Safe heart rates during exercise

What heart rate should you have when exercising, and how can you keep track of it? Safe heart rates during exercise

Find out your average resting and maximum heart rate for your age and how exercise intensity and other factors affect your heart rate. Our simple chart will help you stay in the target training zone, whether you want to lose weight or maximize your training.

Heart rate in the target zone

When exercising, do you do too much or not enough? There’s an easy way to know it: Your target heart rate helps you get the most out of every step, turn and squat. Even if you are not a training rat or elite athlete, knowing your heart rate (or heart rate) can help you track your health and fitness level.

What is a resting heart rate?

What is a resting heart rate? Your resting heart rate is heartbeats per minute when you are at rest. You can check it is in the morning after you have had a good night’s sleep before getting out of bed.

Resting heart rate by age

The expected heart rate (adults) is between 60 and 100 heartbeats per minute (bpm), and the lower, the better resting heart rate. The frequency can be affected by stress, anxiety, hormones, medications, and how physically active you are.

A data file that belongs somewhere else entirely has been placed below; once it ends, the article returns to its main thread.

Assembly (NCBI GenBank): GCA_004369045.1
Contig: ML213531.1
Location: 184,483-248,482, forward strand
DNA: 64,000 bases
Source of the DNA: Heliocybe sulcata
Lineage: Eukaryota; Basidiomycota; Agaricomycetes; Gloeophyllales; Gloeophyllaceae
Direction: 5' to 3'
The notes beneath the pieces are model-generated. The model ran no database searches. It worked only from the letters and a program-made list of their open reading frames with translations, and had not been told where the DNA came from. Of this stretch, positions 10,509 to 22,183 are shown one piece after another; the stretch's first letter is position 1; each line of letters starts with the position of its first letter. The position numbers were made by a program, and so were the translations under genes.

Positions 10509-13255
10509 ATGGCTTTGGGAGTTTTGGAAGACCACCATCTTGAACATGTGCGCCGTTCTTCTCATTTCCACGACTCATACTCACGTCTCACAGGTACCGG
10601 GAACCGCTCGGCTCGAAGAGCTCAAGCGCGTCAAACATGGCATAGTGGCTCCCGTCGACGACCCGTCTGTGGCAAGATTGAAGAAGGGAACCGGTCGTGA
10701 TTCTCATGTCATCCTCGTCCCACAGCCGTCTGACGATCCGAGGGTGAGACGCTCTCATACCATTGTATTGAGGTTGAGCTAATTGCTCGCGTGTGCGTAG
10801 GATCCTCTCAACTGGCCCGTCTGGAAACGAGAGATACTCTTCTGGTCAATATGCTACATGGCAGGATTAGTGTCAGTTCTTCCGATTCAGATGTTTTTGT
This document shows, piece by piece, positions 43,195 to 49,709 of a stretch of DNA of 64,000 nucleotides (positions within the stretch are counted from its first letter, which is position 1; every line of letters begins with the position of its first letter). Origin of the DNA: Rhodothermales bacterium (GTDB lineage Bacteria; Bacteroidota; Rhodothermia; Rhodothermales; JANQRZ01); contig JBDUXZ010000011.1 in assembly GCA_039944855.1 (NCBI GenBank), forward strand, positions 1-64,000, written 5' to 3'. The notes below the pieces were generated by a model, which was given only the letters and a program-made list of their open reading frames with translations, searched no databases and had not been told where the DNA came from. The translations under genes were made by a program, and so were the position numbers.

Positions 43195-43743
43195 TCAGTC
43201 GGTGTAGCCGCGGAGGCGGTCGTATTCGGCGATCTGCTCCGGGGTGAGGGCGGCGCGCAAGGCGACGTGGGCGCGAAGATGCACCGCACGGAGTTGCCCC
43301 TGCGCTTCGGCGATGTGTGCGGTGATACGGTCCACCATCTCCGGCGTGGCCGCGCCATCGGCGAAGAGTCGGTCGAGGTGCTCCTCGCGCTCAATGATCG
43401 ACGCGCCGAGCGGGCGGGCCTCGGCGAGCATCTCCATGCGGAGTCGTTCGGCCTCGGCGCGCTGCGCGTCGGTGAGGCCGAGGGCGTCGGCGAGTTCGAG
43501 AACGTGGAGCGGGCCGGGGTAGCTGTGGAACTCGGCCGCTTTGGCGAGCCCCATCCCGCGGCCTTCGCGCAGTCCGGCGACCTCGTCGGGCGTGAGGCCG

Maximum heart rate by age

Your target and maximum heart rate are about 220 minus your age.

You find your target heart rate in the age category closest to yours. Target heart rate during moderate-intensity activities is about 50-70% of maximum heart rate, while it is about 70-85% of maximum during vigorous physical exercise.

The numbers are averages, so use them as a general guide.

AgeTarget HR Zone 50-85%Average Maximum Heart Rate, 100%
20 years100-170 beats per minute (bpm)200 bpm
30 years95-162 bpm190 bpm
35 years93-157 bpm185 bpm
40 years90-153 bpm180 bpm
45 years88-149 bpm175 bpm
50 years85-145 bpm170 bpm
55 years83-140 bpm165 bpm
60 years80-136 bpm160 bpm
65 years78-132 bpm155 bpm
70 years75-128 bpm150 bpm

Related articles:

Max heart rate for running

What are my heart rate zones?


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